San Juans has left a majour impression on me. Not just this visit, but since Moose started taking me out there with him. It's not like we go every summer or even once a year, but something about the island is intoxicating, and it ain't moonshine. Maybe it's that "free country air" as Cookie Monster calls it.
To some point, the San Juan Islands have always been a hippie's haven. I am sure there's always been a fair share of reclusive people as well as people looking for a community to belong to. Sustainability and self sufficiency have really taken root on the islands. More than i remember last time we visited, but maybe because i know what to look for now. Maybe because of the costs of transporting goods via a ferry system that charges an obscene amount of cash; maybe because people there are realising what a great ecosystem they have there and it's need to be protected.
For a while now, homeowners have been required to collect rain water for use in their home as the island has little, if any, aquifer. Huge tanks the size of a VW bug are found all over for collecting rainwater in. I think most are buried. Even the marinas' bathrooms use filtered rainwater for sink, shower, and toilets. My hair has never looked or felt so great since i moved from Idaho as it has up at the San Juans. Moose's too. So much so we have been considering rainwater collection for our future home.
This time, i noticed more restaurants and other businesses selling items from the islands. By all means, it's not like there isn't a single thing for sale from China on the islands, but slowly, the restaurants have begun to switch to offer eggs and other items from their neighbours' farms. The "local" shelves at the grocery stores are expanding. Dairy items from creameries on the islands are popping up for sale within as well. In talking with the some of the locals, people actually admitted that they shouldn't be travelling to the mainland just to visit the fertile shopping cresents with the big box stores now that there is so much fresh food grown and sold locally. It's a start, right?
All along the roads among the islands are signs telling of the talents of the landowners within the fences. Some are alpaca farmers, chicken keepers, veggie farmers, artists, blacksmiths, etc. One of the signs for a farm on San Juan Island intrigued me so much, i begged to visit. Thankfully Moose obliged. From the road, all you could see was fruit and evergreen trees dotting a blanket of grass-covered, hilly terrian. Throw in a pond or two. And a sign that read, "Fresh Pasta. Homemade meat pies. Eggs. Open."
In packing and preping meals for our trip, i had decided that it would be nice to take a break from hauling in and boiling water for washing dishes at least once, so on the night we needed dinner, we visited the farm with the intriguing sign.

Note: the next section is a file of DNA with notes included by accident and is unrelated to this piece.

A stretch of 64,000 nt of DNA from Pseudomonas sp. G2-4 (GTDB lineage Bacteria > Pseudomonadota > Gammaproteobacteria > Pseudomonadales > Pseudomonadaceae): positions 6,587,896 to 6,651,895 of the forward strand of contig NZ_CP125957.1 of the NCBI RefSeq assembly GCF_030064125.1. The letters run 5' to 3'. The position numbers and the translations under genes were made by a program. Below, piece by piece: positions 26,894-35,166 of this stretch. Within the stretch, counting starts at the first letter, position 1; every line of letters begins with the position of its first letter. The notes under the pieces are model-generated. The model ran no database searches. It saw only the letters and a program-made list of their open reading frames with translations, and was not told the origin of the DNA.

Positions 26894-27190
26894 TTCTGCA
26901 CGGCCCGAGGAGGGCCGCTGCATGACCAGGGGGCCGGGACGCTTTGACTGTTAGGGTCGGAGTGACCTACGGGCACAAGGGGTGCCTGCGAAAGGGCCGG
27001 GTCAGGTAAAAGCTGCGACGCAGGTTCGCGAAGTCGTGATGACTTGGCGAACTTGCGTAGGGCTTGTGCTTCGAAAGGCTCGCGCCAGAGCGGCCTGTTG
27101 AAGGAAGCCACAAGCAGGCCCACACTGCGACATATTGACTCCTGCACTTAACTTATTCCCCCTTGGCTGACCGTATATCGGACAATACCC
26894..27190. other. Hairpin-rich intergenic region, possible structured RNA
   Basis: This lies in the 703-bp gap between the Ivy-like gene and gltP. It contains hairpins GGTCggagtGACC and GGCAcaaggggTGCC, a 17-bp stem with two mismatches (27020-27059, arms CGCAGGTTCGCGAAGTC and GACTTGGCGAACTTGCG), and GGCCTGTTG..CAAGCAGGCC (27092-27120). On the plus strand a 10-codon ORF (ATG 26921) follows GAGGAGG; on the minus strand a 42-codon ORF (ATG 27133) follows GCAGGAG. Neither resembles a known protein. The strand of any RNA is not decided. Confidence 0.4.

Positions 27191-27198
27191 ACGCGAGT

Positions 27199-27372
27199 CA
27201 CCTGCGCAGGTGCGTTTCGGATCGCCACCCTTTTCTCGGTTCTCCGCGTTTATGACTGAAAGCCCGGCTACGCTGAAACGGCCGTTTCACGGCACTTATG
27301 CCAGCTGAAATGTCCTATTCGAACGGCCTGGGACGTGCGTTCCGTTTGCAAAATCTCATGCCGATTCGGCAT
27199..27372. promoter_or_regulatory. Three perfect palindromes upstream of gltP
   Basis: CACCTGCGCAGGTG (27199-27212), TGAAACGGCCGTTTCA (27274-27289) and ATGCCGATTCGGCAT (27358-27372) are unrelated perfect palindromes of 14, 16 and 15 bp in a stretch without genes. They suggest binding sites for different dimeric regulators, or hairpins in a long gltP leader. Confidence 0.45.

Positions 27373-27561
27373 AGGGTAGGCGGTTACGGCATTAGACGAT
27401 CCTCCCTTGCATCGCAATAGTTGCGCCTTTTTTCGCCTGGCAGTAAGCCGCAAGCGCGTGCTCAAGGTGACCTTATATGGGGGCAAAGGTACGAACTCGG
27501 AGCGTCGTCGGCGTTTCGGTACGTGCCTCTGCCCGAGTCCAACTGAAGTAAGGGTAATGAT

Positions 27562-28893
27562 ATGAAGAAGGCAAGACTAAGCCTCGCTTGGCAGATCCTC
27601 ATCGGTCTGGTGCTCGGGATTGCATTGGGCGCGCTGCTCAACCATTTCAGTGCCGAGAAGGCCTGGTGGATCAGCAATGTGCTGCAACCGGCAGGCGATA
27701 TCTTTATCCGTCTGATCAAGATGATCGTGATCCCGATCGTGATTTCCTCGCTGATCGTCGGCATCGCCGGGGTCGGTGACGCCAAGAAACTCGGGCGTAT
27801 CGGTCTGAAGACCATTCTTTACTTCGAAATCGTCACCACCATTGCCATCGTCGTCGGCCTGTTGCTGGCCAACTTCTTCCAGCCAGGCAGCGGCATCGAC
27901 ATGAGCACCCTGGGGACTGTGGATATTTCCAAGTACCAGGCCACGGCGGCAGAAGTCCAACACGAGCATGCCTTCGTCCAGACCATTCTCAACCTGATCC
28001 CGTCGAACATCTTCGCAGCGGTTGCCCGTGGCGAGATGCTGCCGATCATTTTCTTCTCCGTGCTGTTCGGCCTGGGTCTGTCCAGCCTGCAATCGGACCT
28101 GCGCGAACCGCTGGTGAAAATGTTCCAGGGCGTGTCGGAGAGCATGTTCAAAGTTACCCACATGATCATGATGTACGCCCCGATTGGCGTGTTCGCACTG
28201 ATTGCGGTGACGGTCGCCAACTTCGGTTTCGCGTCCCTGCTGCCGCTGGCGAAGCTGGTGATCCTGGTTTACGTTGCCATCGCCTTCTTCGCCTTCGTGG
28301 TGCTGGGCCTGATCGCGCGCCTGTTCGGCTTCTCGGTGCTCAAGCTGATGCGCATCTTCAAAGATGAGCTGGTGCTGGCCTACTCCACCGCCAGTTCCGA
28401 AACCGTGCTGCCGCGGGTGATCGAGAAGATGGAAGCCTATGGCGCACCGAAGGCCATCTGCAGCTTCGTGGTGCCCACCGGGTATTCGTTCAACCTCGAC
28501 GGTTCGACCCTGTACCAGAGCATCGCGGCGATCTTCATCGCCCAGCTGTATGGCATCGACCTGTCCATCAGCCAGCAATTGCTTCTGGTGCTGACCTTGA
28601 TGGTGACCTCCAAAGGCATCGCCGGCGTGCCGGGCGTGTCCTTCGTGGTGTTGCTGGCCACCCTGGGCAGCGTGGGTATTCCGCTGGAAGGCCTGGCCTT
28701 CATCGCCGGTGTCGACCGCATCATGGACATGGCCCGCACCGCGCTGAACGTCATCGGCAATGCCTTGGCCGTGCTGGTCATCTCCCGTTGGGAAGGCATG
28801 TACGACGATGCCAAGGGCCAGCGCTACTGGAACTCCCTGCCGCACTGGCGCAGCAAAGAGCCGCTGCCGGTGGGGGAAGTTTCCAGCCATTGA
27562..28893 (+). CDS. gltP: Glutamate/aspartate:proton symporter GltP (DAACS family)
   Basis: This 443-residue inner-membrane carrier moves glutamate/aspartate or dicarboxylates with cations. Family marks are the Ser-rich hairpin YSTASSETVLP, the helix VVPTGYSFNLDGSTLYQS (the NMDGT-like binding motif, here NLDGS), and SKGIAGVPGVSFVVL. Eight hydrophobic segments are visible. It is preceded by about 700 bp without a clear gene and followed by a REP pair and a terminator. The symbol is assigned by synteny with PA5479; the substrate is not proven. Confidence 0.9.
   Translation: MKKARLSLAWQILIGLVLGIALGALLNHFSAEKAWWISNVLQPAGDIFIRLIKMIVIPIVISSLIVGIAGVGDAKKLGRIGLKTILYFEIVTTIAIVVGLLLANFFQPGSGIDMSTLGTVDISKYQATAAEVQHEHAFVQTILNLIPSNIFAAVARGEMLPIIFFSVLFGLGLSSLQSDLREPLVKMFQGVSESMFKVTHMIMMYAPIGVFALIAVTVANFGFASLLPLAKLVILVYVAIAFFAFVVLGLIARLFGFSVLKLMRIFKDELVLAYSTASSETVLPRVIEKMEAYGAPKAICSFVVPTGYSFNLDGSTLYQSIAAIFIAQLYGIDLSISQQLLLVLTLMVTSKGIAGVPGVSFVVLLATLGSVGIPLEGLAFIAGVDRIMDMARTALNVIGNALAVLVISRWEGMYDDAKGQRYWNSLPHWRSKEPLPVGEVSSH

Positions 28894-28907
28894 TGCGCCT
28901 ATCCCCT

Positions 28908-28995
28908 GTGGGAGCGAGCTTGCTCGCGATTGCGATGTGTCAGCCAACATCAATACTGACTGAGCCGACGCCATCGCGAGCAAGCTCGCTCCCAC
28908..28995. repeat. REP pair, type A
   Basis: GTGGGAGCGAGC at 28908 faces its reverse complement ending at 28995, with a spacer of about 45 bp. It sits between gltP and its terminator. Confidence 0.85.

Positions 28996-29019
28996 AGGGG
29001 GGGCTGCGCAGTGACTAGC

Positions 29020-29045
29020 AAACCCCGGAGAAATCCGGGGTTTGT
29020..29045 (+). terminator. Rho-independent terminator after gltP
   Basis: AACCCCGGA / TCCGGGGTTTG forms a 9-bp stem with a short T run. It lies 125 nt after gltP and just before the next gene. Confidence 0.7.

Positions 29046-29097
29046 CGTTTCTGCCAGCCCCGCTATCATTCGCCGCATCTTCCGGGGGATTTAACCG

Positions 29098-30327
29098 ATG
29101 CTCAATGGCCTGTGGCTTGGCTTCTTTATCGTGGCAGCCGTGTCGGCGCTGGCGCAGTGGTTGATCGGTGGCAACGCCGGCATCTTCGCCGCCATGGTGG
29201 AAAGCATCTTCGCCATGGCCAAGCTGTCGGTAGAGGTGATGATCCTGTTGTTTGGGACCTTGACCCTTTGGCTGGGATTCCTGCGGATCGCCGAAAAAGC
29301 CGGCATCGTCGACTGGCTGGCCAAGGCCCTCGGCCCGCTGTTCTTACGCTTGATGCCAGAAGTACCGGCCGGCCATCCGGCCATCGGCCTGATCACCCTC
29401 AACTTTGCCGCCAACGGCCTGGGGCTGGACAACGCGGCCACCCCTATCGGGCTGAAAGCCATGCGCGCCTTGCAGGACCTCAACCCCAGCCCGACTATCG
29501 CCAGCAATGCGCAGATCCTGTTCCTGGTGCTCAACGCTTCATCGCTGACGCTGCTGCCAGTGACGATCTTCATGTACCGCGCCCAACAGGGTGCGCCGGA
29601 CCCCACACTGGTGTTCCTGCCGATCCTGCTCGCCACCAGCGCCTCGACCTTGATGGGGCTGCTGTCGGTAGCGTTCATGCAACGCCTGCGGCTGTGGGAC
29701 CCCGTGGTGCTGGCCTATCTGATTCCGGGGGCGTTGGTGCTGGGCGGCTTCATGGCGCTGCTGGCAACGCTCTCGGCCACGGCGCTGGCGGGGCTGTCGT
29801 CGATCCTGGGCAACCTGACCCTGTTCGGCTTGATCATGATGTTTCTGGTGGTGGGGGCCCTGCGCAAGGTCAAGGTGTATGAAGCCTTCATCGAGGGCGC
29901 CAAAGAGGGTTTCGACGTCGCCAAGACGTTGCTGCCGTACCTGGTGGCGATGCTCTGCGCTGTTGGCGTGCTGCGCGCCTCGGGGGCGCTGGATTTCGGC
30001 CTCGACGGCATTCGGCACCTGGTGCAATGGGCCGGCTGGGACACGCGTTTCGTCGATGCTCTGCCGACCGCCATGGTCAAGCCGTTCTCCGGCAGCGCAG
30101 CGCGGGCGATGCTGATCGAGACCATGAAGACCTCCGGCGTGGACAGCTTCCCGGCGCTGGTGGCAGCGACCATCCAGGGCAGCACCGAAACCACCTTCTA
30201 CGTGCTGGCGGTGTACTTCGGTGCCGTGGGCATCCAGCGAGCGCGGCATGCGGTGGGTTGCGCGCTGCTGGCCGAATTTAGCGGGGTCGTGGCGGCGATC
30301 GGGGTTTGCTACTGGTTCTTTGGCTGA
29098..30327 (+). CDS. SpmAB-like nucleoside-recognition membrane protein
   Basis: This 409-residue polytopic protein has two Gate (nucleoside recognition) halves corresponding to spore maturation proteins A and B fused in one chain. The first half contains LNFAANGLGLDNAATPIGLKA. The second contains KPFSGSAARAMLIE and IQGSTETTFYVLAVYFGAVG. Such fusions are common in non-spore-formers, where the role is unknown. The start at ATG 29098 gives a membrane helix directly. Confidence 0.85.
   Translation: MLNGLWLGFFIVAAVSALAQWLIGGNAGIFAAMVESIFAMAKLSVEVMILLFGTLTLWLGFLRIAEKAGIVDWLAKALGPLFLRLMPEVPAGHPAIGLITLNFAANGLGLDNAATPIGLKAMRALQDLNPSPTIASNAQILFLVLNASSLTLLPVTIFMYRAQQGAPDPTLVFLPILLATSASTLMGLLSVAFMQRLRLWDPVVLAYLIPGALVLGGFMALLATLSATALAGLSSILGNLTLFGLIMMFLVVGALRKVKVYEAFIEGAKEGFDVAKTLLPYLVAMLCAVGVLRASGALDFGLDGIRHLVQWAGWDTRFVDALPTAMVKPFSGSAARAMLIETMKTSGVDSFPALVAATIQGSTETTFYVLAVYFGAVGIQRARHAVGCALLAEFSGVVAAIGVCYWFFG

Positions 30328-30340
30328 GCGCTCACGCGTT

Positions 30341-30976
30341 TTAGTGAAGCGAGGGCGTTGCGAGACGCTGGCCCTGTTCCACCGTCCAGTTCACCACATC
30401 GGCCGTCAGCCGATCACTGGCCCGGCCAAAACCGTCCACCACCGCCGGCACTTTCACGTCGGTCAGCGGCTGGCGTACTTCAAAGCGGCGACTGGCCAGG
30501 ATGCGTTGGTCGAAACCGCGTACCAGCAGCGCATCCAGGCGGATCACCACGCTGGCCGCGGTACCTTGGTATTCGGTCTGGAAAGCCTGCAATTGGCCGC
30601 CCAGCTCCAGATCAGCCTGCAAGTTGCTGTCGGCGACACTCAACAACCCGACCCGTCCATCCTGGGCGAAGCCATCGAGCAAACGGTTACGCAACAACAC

The place is called "The States Inn". It's a B&B, farm, and grocery all in one.
We weren't certain exactly what we'd find beyond the door. Much to my delight, it was like arriving in Heaven for me!
What's not to love, eh?
Walking inside the door, you were greeted with the comforting scent of fresh, homemade bread. And there is was, right on the table near the door; perfect loaves in a basket, slightly covered by a kitchen towel. To your left was refrigerator case with a very generous offering of homemade pasta with homegrown, homemade sauce. A freezer case held ice cream from a creamery on Lopez Island. Some of the ice cream was turned into homemade ice cream sandwiches. In the back was a refrigerator case of eggs and other essentials. Near the cash register was a bookcase containing the ranches honey and other items for sale from local entreprenuers. There were scarf project kits for knitters or crocheters from the
I was completely dumbfounded by the beauty of the store. So simple. So elegant. So perfect. And in the end of winter too! The perfect mix of value added food waiting to be consumed! Exactly the kind of business i am hoping to run from our farmstand someday. Can you imagine? Oy!
The food is made with items they have grown on the ranch or have acquired locally. Behind the register was a collection of signs that were detailing the ranches participation in 4H--with animals being purchased from the island's 4H members to be turned into local meats.
So, the gentleman in charge of the whole operation helped us pick up some dinner items.
Thankfully, he guided us toward the mushroom hand pies and
the summer lasagna. He also graciously helped us decide the best way to warm the meals in our stripped down facilities in the cabin. He even provided us with some aluminum foil and extra cheese to help us with our cooking adventure.
Definitely an experience Oh! What it must be like to be a guest there!
So it goes without saying then that the next time we head to the San Juans, i'll be lobbying to skip our food prep altogether and visit the wonderfully bountiful homestead of the owners of the States Inn.
Give their website a look-see if you have a minute. There is an adorable ranch blog included, that is now featuring a chick cam of the most adorable batch of chicks they just ordered. Whew! Have they got their hands full, but what a glorious job!